Photos courtesy of Gregg Greenwood | gregggreenwood.com

(James Blake plays Terminal 5 again tonight.)

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Glasser Headlines Stacked Showcase Tonight at Music Hall

October 15th, 2013

As Glasser, singer-songwriter-producer Cameron Mesirow makes dreamy, folk-tinged synth pop that’s earned her comparisons to the Cocteau Twins and even Joni Mitchell. Her debut full-length, Ring, was released to a fair amount of acclaim in 2010. In grading it an A-, the A.V. Club said, “It’s an ambitious, perhaps even hypercompositional debut, one whose strange beauty demands attention.” Glasser (above, doing “Treasury of We”) then took those tunes on the road, touring with the xx and Sigur Rós. But now she’s back with her recently released sophomore effort, Interiors (stream it below). It’s a more personal album—dealing with love and anxiety—about which NME notes: “Mesirow is in confident control of an inviting world that’s all her own.” See her, along with a stacked lineup of Kelela, Empress Of, Kirin Callinan and Lil’ Jabba, tonight at Music Hall of Williamsburg.

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From the Wilderness of Manitoba to the Wilds of the Lower East Side

March 20th, 2013

The Wilderness of Manitoba – Mercury Lounge – March 19, 2013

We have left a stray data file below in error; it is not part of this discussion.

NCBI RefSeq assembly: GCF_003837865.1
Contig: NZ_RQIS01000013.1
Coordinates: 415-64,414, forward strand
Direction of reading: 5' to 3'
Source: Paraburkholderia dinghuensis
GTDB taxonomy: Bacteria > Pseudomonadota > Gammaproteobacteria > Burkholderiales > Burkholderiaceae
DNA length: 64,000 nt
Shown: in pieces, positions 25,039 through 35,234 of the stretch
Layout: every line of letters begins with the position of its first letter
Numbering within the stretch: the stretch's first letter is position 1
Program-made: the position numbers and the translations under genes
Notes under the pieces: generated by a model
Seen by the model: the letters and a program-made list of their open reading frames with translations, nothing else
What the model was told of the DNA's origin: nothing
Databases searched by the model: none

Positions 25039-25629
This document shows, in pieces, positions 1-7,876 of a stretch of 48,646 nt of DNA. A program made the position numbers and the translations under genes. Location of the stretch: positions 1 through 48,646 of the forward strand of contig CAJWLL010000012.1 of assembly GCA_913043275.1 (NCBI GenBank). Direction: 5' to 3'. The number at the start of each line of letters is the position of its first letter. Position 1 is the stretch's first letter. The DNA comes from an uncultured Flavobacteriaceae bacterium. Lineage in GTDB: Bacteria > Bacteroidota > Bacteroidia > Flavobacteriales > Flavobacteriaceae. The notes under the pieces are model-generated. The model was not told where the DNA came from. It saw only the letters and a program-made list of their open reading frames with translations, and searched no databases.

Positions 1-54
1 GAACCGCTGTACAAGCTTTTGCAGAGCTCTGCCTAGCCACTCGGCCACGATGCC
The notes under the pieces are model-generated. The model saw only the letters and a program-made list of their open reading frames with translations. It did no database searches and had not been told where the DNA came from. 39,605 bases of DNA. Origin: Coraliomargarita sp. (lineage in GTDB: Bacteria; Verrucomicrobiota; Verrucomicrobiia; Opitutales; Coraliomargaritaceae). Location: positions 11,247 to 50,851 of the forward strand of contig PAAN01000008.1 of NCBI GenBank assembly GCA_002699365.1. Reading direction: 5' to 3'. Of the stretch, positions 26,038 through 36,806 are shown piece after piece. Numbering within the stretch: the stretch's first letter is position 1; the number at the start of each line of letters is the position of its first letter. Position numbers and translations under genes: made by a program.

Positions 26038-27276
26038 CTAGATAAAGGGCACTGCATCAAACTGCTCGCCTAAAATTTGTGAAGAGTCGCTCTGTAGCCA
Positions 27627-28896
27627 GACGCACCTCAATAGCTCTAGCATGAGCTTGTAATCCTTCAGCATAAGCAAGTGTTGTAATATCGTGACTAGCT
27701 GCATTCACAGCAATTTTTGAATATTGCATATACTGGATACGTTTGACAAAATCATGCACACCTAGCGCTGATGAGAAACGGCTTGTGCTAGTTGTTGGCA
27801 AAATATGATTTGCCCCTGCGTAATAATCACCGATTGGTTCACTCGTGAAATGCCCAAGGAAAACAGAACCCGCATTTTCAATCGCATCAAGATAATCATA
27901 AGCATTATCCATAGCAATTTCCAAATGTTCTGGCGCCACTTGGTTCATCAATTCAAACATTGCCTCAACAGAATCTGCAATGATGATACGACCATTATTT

What’s in a name? A rose by any other name would smell as sweet. OK, so it’s not exactly Shakespeare, but the outfit known as the Wilderness of Manitoba hails from, you guessed it, Canada. Not Manitoba, but Ontario, and more specifically Toronto, although you couldn’t tell from their roots-y compositions that conjure up images of campfires and log cabins, not to mention the group’s three- and four-part harmonies harkening back to the age of Crosby, Stills and Nash.

Playing from a yet-to-be-released EP, The Leslieville Sessions, the group offered sunnier compositions that were a welcome distraction from the chill outside of Mercury Lounge. Opening appropriately with “Summer Fires,” vocalist and guitarist Will Whitham warmed the audience. He and his band drew quite a bit from their previous release, When You Left the Fire, even playing a harmonica for “Hermit.” They followed with newer material offering the peppy call for spring in “Echoes” and “The Aral Sound/Southern Wind.” Whitman sang, “Freeze our grasses green until the winter’s gone/ And the smoke melts away the drown of fears/ While the sun is the golden hand holding everything dear.” Now that just might be seasonal Shakespeare.

Following the new tune “Chasing Horses,” violinist Amanda Balsys took the lead with the bluesy torch song, “Carolina,” from her former band, the Gertrudes. And to fans’ satisfaction, the Wilderness of Manitoba showcased their harmonies for old favorite, “Orono Park,” and ended the set with the rollicking “In the Family.” As a special treat, the band returned to encore with a cover of Joni Mitchell’s “Help Me.” The evening was a fitting precursor to the first day of spring. Now let’s hope Mother Nature cooperates. —Sharlene Chiu